alpha-lipoic acid (ALA)

Discussion in 'Fitness & Nutrition' started by Diablo3305, Jul 7, 2002.

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  1. Diablo3305

    Diablo3305 Guest

    What Is It?

    In the late 1980s, scientists realized that alpha-lipoic acid, a compound initially classified as a vitamin when it was discovered three decades earlier, possessed potent antioxidant properties that could prevent healthy cells from getting damaged by unstable oxygen molecules called free radicals. In fact, this vitaminlike compound has proved to be many times more potent than such old guard antioxidants as vitamins C and E. As a perk, it even recycles C and E (as well as other antioxidants), enhancing their effectiveness.

    Because it dissolves in both water and fat, this so-called "universal antioxidant" is able to scavenge more wayward free-radical cells than most antioxidants, the majority of which tend to dissolve in either fat or water but not both. Alpha-lipoic acid can reach tissues composed mainly of fat, such as the nervous system, as well as those made mainly of water, such as the heart.

    Also known as lipoic acid or thioctic acid, alpha-lipoic acid is mainly derived from dietary sources (spinach, liver, brewer's yeast), although scientists have discovered that the body does manufacture small supplies of its own. In order to get the concentrated doses needed to treat specific ailments, however, many experts recommend supplements.

    Health Benefits

    In addition to functioning as an antioxidant, this hard-working nutrient assists the B vitamins in producing energy from the proteins, carbohydrates, and fats consumed through foods.

    Intravenous forms of alpha-lipoic acid are administered in hospitals to treat cases of acute mushroom poisoning and for other cases of acute poisoning that affect the liver.

    Studies indicate that alpha-lipoic acid supplements hold promise for treating various disorders, including HIV infection, liver ailments, and glaucoma. But it has been most intensively studied for preventing complications from diabetes.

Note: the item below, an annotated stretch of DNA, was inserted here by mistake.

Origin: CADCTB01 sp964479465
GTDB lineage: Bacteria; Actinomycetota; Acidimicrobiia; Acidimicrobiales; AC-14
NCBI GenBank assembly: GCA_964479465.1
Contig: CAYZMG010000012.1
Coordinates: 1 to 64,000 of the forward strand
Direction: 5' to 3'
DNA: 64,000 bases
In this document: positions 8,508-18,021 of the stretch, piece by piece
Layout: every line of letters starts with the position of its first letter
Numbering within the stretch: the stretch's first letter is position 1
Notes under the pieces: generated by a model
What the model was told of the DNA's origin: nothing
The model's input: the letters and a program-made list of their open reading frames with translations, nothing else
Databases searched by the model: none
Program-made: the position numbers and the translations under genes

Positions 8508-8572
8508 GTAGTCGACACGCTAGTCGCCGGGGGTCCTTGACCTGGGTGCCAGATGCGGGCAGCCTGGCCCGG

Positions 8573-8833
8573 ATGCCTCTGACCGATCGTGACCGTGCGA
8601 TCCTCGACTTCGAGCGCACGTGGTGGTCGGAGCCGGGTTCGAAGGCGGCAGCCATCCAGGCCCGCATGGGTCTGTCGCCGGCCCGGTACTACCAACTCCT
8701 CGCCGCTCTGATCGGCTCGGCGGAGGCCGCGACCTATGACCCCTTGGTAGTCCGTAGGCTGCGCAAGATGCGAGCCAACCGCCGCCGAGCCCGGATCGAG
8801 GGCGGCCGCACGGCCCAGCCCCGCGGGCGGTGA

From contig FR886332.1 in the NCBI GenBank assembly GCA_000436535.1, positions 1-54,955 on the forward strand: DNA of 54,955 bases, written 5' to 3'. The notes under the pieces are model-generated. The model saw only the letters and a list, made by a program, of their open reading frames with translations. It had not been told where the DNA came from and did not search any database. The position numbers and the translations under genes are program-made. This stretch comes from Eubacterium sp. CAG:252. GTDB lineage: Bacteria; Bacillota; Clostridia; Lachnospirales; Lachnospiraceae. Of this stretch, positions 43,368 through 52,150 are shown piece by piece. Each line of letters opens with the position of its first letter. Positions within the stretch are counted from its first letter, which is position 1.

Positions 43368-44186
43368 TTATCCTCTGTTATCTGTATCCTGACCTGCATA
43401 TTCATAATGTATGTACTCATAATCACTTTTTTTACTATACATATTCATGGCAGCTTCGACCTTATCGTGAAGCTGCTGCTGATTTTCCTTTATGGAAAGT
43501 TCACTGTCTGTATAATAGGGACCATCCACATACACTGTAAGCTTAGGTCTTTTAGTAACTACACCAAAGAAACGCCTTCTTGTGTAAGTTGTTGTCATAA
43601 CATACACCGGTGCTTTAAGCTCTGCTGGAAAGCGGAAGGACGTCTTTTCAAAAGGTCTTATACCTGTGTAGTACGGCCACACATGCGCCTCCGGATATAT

Specifically, alpha-lipoic acid may help to:

    Treat symptoms of nerve damage in people with diabetes. Alpha-lipoic acid has been used for decades in Europe to counter nerve damage in people with diabetes (types 1 and 2). Known as diabetic neuropathy, this often very painful condition tends to develop in people who have had uncontrolled diabetes for a long time. The neuropathy may be caused in part by free-radical damage to nerves resulting from poorly regulated blood sugar (glucose). As an antioxidant, alpha-lipoic acid helps to block such damage. In addition, because of its effect on glucose metabolism, lipoic acid my improve the glucose-lowering action of insulin (the hormone that regulates blood sugar).
    In one clinical trial, 328 people with diabetic neuropathy received either 100 mg, 600 mg, or 1,200 mg a day of alpha-lipoic acid for three weeks. Participants who took 600 mg daily had the greatest reduction in pain and numbness. And in a separate study, blood sugar levels dropped in 74 people with type 2 diabetes who took 600 mg or more of alpha-lipoic acid daily.

    Alpha-lipoic acid may also aid the large percentage (approximately 25%) of people with diabetes who risk sudden death from nerve-related heart damage. In one study, improved heart function was observed in people at risk for this complication who took 800 mg of alpha-lipoic acid daily for four months.

    Preserve brain function in aging adults. Results from animal studies indicate that alpha-lipoic acid may improve long-term memory. Much remains to be learned about whether this occurs in humans, but it may be worth trying this powerful antioxidant when a disease such as Alzheimer's starts to erode memory. In addition, alpha-lipoic acid holds promise for preserving brain cells following a stroke or other type of trauma that restricts blood flow to the brain.

    Prevent cancer. As an antioxidant, alpha-lipoic acid holds promise for protecting the body against changes in healthy cells that lead to cancer. The evidence for this cancer-preventive effect is still preliminary, however.

    Lessen numbness and tingling. Alpha-lipoic acid may benefit anyone whose limbs tend to tingle or become numb, or "fall asleep" due to nerve compression. In animal studies, alpha-lipoic acid increased blood flow to the nerves and improved transmission of nerve impulses.

    Protect the liver in cases of hepatitis and other types of liver disease. As an antioxidant, alpha-lipoic acid shields the liver from potentially harmful cell changes and assists it in flushing toxins from the body. This makes it useful in treating such liver disorders as chronic hepatitis and cirrhosis. Alpha-lipoic acid supplements have also proved effective in minimizing liver toxicity following exposure to poisons such as heavy metals (including lead) and toxic industrial chemicals such as carbon tetrachloride.